February 19, 1863
DEATH OF CAPT. WILSON D. MOORE, CO. “E” 45th
REGIMENT, N. C.
Captain Wilson D. Moore
died in camp near Goldsboro’
N. C. on the 5th inst., from the effects of vaccination after a
confinement of 19 days. The best medical
skill was brought to bear on his case but his sufferings were so great and the
symptoms of disease so unchangeable that the administering of medicine was of
no effect. He was conscious of his
condition, bore his sufferings with patience, expressed a willingness to die,
and informed his friends that death was inevitable, and that he must go, and
called all that were present to his bed side and bade them farewell. His remains accompanied by his wife and brother
were carried to his home for interment.
The deceased, a native
of Rockingham county, N. C., was in the 26th year of his age, the
prime of manhood and was snatched by the hand of death just as his life began
to bloom. He entered service of his
country as 1st Lieut. of the company in which he volunteered, having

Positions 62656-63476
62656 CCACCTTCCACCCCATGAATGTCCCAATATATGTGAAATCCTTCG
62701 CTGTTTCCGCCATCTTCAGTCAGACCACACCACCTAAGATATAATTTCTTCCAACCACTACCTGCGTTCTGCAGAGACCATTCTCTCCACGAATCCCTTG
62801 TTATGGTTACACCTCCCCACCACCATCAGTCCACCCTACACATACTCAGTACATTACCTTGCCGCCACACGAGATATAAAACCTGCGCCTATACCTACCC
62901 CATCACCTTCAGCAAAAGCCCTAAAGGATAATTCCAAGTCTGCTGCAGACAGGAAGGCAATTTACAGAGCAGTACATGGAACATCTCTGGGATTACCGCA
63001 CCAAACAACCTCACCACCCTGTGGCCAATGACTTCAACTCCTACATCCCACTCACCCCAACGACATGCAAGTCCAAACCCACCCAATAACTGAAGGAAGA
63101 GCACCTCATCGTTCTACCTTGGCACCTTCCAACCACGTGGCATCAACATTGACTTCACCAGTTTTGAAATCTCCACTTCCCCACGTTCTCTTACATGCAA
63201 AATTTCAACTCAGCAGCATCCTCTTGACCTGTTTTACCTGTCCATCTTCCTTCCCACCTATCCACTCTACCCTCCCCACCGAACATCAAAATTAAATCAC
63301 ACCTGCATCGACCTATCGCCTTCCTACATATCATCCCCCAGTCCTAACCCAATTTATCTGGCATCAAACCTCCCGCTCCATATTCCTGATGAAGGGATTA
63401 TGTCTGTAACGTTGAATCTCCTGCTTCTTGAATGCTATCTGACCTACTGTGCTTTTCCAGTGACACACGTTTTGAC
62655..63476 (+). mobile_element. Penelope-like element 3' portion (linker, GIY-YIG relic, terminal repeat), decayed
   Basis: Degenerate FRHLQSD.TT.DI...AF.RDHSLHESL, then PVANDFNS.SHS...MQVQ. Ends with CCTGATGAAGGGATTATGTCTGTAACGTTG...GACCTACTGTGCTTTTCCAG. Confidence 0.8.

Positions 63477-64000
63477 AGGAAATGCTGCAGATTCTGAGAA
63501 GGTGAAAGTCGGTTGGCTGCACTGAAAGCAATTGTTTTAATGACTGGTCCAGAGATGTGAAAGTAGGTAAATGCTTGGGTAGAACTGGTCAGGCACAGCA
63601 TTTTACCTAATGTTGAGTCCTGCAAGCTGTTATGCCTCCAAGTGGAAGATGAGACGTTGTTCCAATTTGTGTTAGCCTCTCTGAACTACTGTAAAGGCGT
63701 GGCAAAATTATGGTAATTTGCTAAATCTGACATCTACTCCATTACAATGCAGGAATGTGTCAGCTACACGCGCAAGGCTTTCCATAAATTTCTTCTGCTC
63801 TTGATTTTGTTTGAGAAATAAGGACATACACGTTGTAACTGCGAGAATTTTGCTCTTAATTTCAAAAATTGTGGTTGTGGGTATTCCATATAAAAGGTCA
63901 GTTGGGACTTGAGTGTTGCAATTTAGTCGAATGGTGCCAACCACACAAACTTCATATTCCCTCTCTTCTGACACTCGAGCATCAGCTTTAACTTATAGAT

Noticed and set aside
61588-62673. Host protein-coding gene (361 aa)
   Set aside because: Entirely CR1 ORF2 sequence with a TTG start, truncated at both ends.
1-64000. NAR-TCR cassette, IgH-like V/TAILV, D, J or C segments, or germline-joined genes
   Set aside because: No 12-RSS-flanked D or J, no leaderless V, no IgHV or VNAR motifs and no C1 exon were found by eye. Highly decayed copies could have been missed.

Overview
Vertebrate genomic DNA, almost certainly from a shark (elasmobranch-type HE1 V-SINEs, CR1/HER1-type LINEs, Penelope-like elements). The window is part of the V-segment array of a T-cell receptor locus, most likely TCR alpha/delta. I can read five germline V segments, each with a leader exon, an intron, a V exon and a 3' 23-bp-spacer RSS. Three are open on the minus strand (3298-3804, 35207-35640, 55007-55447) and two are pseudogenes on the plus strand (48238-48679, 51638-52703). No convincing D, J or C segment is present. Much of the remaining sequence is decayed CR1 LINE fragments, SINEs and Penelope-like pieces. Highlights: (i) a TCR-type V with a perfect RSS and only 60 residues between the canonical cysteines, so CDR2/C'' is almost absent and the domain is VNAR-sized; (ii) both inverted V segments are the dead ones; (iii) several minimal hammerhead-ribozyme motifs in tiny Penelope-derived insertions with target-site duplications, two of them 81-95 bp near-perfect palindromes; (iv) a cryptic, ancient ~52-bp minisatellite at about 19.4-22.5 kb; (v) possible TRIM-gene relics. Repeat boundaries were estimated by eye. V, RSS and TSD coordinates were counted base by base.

served in this capacity for nearly eleven months, when he was promoted to the
position of Captain. He was a good
officer, a pleasant associate, and had won for himself the esteem and
confidence of every member of his company, and in his death they have sustained
the loss of a warm hearted, generous, gallant friend.
Alas, that one so useful
both at home and in service should be stricken down so early in life, but death
delights in a shining star, and had taken him as one of more than ordinary
brilliancy. His habits of life were
admired by all who knew him, and it would be well for all his friends to select
his example as the pathway of life. He
has passed from the din of war and confusion, and it is believed by his friends
who attended his sick bed that his spirit has soared to realms above.
He leaves a wife and two
little children with many warm and devoted friends to mourn his untimely
death. He is no more, and it can be
truthfully said of him, “Lost to sight, to memory dear.”
S. H. B.
by Sharon Strout]